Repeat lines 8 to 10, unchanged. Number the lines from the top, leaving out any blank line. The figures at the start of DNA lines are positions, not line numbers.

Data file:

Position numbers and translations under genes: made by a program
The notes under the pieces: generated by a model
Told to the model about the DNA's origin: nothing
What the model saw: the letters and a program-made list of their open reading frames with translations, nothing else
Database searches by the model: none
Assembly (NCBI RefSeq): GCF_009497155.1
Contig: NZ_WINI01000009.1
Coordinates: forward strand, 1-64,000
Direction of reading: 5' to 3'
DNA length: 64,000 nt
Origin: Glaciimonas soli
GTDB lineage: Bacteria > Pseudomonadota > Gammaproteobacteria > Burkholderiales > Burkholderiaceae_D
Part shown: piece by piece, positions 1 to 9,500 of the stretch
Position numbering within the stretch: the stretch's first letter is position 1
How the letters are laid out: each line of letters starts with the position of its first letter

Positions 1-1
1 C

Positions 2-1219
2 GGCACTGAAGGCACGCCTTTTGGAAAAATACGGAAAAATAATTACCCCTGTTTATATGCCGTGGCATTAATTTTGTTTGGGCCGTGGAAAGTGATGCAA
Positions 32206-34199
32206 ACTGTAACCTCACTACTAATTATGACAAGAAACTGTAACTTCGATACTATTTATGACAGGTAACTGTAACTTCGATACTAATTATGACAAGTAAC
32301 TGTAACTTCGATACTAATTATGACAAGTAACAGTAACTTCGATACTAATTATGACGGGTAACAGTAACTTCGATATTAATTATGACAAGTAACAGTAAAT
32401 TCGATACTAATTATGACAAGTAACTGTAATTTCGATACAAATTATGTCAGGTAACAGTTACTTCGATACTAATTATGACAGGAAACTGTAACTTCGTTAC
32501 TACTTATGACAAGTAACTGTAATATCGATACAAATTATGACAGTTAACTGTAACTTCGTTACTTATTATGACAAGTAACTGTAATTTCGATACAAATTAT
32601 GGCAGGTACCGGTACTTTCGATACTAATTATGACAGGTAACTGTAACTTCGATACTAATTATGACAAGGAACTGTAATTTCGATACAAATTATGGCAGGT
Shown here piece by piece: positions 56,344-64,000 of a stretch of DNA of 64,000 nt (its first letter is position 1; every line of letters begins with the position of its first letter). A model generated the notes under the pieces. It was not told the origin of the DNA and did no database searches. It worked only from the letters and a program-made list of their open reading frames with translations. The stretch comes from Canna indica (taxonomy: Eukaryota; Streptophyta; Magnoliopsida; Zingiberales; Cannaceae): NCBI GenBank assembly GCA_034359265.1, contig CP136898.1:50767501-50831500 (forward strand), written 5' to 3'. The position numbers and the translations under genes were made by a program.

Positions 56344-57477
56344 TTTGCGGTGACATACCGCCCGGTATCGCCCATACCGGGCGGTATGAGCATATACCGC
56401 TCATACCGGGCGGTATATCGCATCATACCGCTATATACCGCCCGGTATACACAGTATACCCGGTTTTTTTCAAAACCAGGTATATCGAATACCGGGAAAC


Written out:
Coordinates: forward strand, 1-64,000
Direction of reading: 5' to 3'
DNA length: 64,000 nt